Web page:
• You may also want to file a charge of discrimination with the EEOC. Their website has helpful information on how to file the complaint and, although you cannot file the complaint online, you can file in person, by telephone, or by mail.  Depending on where you live, your complaint must be filed within 180 or 300 days of the discriminatory act.  If you have any questions about whether the EEOC is the right place to file, use their online assessment center, which will help you decide if the EEOC is the correct agency,
  • Talk about your legal options with an experienced employment law attorney. Given time bars that apply to discrimination claims, it is vital to get the right advice as early as possible in your case.

If you are a federal government employee or a state or local (city, county) government employee, different complaint filing procedures may apply.  The EEOC’s website has a handy online assessment tool that provides information on how to file a complaint.

What remedies are available if I win my glass ceiling discrimination case?

If you win your case at trial or settle with the company beforehand, several types of remedies may be available.  For example:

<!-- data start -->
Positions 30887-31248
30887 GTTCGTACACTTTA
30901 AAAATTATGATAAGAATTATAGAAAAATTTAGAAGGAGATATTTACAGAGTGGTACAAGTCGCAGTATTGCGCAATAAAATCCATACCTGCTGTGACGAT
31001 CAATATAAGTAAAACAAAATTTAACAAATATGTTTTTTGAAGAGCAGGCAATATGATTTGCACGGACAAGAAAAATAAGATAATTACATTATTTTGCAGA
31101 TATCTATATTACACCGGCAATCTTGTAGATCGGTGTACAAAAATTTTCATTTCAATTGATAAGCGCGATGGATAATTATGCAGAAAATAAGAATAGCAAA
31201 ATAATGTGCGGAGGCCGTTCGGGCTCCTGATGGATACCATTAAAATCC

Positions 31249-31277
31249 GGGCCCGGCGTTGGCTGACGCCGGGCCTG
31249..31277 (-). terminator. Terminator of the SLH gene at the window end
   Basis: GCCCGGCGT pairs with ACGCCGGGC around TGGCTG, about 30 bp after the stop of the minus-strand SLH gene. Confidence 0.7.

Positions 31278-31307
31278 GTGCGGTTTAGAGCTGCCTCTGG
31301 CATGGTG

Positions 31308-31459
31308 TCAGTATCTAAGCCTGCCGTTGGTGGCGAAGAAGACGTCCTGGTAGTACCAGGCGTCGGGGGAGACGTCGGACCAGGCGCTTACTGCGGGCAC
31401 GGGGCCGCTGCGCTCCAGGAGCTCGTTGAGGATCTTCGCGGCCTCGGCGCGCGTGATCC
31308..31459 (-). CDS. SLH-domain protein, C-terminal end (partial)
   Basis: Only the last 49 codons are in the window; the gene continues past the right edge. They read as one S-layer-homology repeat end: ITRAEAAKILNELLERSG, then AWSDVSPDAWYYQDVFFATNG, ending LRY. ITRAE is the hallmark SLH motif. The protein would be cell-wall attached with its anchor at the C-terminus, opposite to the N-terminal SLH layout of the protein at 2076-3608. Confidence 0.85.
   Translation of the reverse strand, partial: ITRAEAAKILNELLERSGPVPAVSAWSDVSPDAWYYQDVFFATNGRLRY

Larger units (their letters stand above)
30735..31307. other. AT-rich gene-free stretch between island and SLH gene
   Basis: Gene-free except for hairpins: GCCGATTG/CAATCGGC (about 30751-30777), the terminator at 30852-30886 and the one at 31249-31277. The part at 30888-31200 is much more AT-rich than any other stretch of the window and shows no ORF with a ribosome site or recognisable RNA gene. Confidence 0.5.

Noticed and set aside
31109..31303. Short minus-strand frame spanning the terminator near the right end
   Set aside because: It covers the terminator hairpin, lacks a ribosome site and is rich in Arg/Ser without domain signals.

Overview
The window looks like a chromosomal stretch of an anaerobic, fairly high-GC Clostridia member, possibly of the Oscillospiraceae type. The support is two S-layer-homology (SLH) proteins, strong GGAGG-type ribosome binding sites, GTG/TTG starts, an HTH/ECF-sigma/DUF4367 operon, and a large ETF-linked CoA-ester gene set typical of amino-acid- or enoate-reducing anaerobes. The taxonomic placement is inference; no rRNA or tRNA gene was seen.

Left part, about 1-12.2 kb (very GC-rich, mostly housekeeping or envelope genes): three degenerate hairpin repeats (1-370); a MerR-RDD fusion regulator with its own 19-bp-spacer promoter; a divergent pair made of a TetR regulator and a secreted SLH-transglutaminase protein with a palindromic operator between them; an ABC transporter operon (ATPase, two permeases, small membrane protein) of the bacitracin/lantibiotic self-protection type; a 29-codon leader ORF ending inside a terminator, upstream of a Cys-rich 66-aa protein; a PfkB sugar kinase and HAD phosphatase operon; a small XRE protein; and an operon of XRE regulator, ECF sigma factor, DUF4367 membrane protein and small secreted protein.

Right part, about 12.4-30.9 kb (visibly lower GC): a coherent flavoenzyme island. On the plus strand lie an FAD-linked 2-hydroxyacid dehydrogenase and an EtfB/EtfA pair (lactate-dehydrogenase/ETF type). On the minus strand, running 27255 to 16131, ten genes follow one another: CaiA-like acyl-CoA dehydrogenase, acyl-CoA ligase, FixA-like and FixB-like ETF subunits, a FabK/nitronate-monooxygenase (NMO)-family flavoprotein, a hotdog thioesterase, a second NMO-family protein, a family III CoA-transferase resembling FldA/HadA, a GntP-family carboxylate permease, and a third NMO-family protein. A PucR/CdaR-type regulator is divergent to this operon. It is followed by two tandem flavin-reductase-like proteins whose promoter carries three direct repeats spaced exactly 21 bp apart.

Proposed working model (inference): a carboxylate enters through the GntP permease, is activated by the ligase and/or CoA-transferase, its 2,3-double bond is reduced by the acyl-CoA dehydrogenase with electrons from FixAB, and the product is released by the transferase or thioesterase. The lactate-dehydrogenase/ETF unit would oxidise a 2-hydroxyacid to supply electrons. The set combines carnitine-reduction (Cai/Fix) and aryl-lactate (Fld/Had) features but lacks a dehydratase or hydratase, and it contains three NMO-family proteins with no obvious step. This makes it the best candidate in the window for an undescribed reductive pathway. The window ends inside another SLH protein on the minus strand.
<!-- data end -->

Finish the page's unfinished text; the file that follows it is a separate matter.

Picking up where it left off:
• Back pay – the difference between what you should have been paid if promoted and what the company actually paid you;
  • Compensatory damages – damages to address emotional distress, reputational harm, etc. that you suffered as a result of the company’s refusal to promote you;
  • Punitive damages – damages to punish the company if it acted with malice or reckless indifference; and/or
  • Make-whole relief – placing you into the higher level position you were unlawfully denied.

Importantly, different federal, state and local laws may apply to your case and may allow different types and amounts of damages (Title VII, for example, has a cap on the amount of compensatory and punitive damages you can recover).

If you think you have been denied a promotion due to a glass ceiling, it is important to learn as quickly as possible about your legal options for making things right by talking with an experienced employment discrimination lawyer.

Survey Confirming Persistence of Glass Ceiling Discrimination

According to a recent Women in the Workplace study released by Mckinsey & Co., for every 100 women who get promoted from an entry-level position to manager, 130 men advance.  The study found that women are simply less likely than men to advance for various reasons:

  • they experience an uneven playing field,
  • their odds of advancement lower at every level;
  • there is a persistent leadership gap in the most senior roles;
  • gender diversity is not widely believed to be a priority; and
  • while employee programs designed to help balance work and family are abundant, participation is low among both sexes due to concerns that using them will negatively affect their careers.

While women and minorities have made many gains in the workplace in recent decades, the highest ranks of too many companies, accounting firms, law firms, and other professional services firms are still dominated primarily by white men.